Place the medialuna on a sheet pan lined with parchment paper, making sure to keep the point tucked underneath. Bring the two ends together and press lightly to join them. As you form the medialunas, arrange them fairly close together on the pan (they should be touching). Repeat the cutting and shaping procedures with the remaining piece of dough.
Proofing and baking the medialunas:
When all the medialunas are on the pan, place them in a fairly warm, draft-free area. Allow the medialunas to rise slightly (you don't want them to double in size) and then brush them lightly with egg wash.
[For a version called a vigilante, roll up the dough but do not curve the ends inward. Place the vigilantes very close together on the pan (they will be touching). Brush lightly with water and sprinkle with sugar prior to baking.]
Bake at 400º F (200º C) for approximately 20 minutes or until deep golden brown. You may need to rotate the pan halfway through to ensure even browning.
Once the medialunas have cooled, brush them with sugar glaze for sweetness and an appealing shine.
Sugar Glaze | Almíbar
The ratio for the sugar glaze is two parts sugar to one part water. Feel free to adjust the following amounts, taking care to respect the ratio.
2 c. (400 g) sugar
1 c. water (200 mL)
a few drops of vanilla extract (Note: do not add vanilla to the sugar glaze if you opted to add it to the dough)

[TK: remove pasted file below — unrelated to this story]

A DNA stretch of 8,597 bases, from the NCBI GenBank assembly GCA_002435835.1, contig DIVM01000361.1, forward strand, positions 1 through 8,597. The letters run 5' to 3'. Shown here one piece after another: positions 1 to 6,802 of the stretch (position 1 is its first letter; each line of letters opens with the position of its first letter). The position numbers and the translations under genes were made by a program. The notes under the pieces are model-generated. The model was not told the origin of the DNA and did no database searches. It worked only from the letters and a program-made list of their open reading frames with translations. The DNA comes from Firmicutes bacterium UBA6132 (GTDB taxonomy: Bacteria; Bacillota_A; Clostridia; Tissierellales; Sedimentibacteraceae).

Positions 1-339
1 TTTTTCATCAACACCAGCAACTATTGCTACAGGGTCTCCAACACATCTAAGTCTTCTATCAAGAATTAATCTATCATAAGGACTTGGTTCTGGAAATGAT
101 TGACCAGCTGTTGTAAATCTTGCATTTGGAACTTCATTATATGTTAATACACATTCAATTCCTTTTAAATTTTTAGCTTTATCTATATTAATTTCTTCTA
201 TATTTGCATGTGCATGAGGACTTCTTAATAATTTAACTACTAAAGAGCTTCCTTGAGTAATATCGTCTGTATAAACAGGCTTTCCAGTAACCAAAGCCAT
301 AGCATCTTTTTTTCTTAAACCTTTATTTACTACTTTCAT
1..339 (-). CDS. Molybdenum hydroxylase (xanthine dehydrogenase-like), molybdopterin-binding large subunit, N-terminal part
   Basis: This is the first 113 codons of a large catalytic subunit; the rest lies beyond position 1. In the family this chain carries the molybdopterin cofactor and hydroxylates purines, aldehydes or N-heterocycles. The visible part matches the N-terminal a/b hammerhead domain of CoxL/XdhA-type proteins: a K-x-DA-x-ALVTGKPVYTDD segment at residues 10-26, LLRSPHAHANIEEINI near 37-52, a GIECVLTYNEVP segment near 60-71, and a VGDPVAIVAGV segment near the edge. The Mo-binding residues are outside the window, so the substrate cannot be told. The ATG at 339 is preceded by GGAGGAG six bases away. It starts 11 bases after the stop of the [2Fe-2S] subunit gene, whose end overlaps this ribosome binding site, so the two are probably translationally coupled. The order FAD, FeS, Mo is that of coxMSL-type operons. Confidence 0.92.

Place the sugar and water in a small saucepan over medium high heat. Stir with a wooden spoon until the sugar completely dissolves. Bring the sugar syrup to a boil and continue cooking for about 3 minutes (do not stir the syrup after it comes to a boil and while it's cooking), until you reach the thread stage (230-233º F or 110-111º C).
[Note: Even if you don't understand Spanish, I highly encourage you to watch the following videos from myvirtualcook on YouTube: Medialunas de Manteca y Facturas Part 1, Part 2, and Part 3. I cannot stress enough how helpful it was to actually watch someone prepare the medialunas step by step.]
After all that work, sit down and enjoy the fruits of your labor!
Tip: Whatever you do, don't think about how many calories you're consuming.
Invite your friends and family over so you can bask in their unending praise for your baking skills. Well, that and the fact that you'll need some help eating since medialunas are best enjoyed the very same day they are baked.
[Opening photo credit: nathansnider]